At the moment, I’m reading “Before the Storm – Barry Goldwater and the Unmaking of the American Consensus,” my first foray into the life of Barry Goldwater. The closest I ever game to the legend himself was seeing the back of his head as he spoke to a classroom of journalism students when I was at Arizona State (he and Walter Cronkite, for whom the school is named, were near-annual visitors.)
For all the humor that now seems to be associated with our fair state, courtesy of our governor and sheriff here in Maricopa County, Arizona at one time spawned several political heavyweights – Goldwater, Rhodes, Carl Hayden (who held his Senate seat for 42 years), McCain, Babbitt. Consider, Arizona’s second Senate seat has been held by only five men over the course of 100 years – Marcus Smith, Ralph Cameron, Hayden, Goldwater (who held the “other” seat for six years before running for president in 1964) and now McCain.
Now, before I start losing my way on various tangential paths, I want to make clear the point of this post isn’t political but rather the lessons history teaches us. Think back only a handful of months, before Romney secured the GOP nomination, when the constant discussions were whether he was too moderate to be supported by the GOP’s conservative base. With me so far? Good …
“Now, radical Democrats, who rightfully fear that the American people will reject their extreme program in November, are watching this convention with eager hope that some split may occur in our party. I am telling them now that no such split will take place. …
… Republicans have not been losing elections because of more Democrat votes – now get this – we have been losing elections because conservatives often fail to vote. …
… We don’t gain anything when you get mad at a candidate because you don’t agree with his every philosophy. We don’t gain anything when you disagree with the platform and then do not go out and work and vote for your party. I know what you say, ‘I will get even with that fellow. I will show this party something.’ But what are you doing when you stay at home? You are helping the opposition party elect candidates …”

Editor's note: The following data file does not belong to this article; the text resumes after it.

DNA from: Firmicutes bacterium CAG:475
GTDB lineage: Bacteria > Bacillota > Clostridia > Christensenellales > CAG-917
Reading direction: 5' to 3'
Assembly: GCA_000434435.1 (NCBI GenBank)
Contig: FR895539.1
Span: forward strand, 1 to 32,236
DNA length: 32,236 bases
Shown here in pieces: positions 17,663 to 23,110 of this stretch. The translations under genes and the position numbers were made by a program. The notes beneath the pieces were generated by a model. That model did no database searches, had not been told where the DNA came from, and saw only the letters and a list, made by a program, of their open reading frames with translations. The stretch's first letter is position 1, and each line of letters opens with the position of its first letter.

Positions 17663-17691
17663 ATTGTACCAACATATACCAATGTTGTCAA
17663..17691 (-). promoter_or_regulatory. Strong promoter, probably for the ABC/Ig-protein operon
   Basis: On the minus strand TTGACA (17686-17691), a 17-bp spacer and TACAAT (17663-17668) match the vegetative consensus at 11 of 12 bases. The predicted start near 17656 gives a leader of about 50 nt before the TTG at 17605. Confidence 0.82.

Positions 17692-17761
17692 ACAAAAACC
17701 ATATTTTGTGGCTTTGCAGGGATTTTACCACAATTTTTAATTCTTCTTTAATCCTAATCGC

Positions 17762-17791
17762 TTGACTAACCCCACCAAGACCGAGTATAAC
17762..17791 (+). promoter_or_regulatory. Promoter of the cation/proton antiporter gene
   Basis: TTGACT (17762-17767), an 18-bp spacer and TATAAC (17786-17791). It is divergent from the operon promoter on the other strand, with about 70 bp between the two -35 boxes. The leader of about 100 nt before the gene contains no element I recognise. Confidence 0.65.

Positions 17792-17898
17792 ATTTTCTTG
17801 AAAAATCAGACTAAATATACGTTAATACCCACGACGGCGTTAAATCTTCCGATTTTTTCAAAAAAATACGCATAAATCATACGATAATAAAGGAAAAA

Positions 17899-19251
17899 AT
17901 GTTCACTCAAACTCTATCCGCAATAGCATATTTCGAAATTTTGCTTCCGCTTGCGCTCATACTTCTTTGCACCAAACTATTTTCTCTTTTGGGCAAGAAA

Any of that sound vaguely familiar, perhaps like something that easily could be heard during the current news cycle? Yet those words were spoken 52 years ago by Barry Goldwater at the Republican National Convention in Chicago. Though there was no Tea Party movement at the time, the last paragraph sounds rather like their warnings if the “wrong” candidate is elected.
And that, friends, is what the point of this post truly is … as I have said many, many times in many, many places, there is absolutely nothing new under the sun. It’s a remarkable conceit on our part to assume the notion that those who fail to learn from history are doomed to repeat it somehow does not apply to us, whether it’s because of our so-called enlightenment, the aid of technology or whatever else you want to throw in here.
And that’s just as true for real estate.
There’s a notion that the absurdity of lending in 2005 will never happen again. Okay, sure, fine. If you say so. Everyone assumed the Phoenix area was bubble proof the second time around, but there are the slightest signs that the rapid appreciation of the past six months could fade a little bit if sales don’t keep pace with the slowly rising inventory. There’s an underlying feeling among the online real estate set that the business is entirely different than it was even 10 years ago, even though today on Facebook someone was talking about going on broker caravans – a whole bunch of agents piling into a car with their donuts and coffee to look at homes for sale.
The reality is, nothing here is new. The methodology may change but the ends remain mostly the same. Whatever scenario you come up with, I virtually can assure you that is has echoes in the past.
You don’t need to be a self-described history freak to see this (though it doesn’t hurt.) Simply open your mind to the possibility that we, these small creatures inhabiting imaginary borders of one or two countries on this tiny speck of dust in the universe, may not be as unique and/or special as we so often believe.